Printing money is easy -- getting people to accept it for transactions is the tricky part. (Try it sometime if you don't believe me. Being a government-backed bank helps a lot.) Although governments have a big advantage because they decide how people pay their taxes and how to pay welfare and retirement benefits, this hasn't stopped private individuals and firms from trying to issue alternative currencies.
The most successful of these are credit-card reward points and frequent-flier miles. Despite their ubiquity, these private currencies have lots of problems that prevent them from being used more widely. Anyone hoping to replace government-backed money with private alternatives (I'm looking at you, Bitcoin and free-banking enthusiasts) should think carefully about a recent move by Southwest Airlines.
The Chicago Tribune reports that the discount carrier has just engineered a snap devaluation of its Rapid Rewards frequent-flier points. Starting next spring, the least-expensive Southwest flights will cost 70 points, up from 60 points. (The more costly flights will remain the same price for now.) Unless the dollar price of the cheapest flights also jumps, Rapid Rewards points are therefore about to lose more than 14 percent of their value against the dollar. That probably won't dissuade people who already own a lot of points from using them, but it's still a big deal.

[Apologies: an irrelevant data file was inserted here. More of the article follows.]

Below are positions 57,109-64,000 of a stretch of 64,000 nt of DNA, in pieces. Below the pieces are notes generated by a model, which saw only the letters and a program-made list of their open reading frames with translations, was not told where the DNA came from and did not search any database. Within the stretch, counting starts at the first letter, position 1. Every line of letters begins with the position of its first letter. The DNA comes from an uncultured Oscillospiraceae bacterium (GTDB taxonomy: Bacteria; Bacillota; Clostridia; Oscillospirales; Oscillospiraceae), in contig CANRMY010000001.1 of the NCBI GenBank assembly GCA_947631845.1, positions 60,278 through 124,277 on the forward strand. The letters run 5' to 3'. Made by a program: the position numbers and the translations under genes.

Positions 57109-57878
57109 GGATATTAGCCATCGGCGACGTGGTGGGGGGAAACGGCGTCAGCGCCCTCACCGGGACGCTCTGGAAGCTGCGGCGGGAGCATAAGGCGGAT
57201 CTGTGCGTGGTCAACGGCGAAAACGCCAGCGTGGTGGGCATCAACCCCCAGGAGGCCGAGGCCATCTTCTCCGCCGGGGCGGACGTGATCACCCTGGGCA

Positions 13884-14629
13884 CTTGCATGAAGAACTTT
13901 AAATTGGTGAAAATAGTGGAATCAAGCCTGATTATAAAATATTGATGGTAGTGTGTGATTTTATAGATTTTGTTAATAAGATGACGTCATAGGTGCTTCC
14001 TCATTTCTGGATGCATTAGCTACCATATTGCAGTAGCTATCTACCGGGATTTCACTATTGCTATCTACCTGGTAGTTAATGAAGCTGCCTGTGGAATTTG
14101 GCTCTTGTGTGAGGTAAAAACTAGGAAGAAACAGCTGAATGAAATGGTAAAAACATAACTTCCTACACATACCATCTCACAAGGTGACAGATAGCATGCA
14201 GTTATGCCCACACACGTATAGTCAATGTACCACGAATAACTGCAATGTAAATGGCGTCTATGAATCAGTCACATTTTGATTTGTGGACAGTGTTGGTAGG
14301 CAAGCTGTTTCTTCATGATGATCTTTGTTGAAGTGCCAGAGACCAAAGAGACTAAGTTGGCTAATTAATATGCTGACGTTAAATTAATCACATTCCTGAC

Southwest's decision also puts the alleged capriciousness and villainy of the Federal Reserve and other central banks into perspective. The dollar has lost a lot value over the years no matter how you count it, but the declines have generally been predictable and gradual. People can plan for these price changes and prevent them from disrupting their routine decisions. By contrast, sudden devaluations are impossible to anticipate by their nature.
As Lenin once said, "the best way to destroy the capitalist system [is] to debauch the currency." Wild swings in the costs of goods, services, and capital make it very hard for people to decide what is best for them. This doesn't mean that people who own depreciating airline points are going to start marching in the streets. It does explain, however, why airline miles and other rewards programs that randomly lose value have never threatened the monopoly of currencies backed by sovereign governments.
People who want to introduce private competition into the currency markets face a lot of obstacles. As Southwest Airlines makes clear, none is bigger than stable purchasing power.
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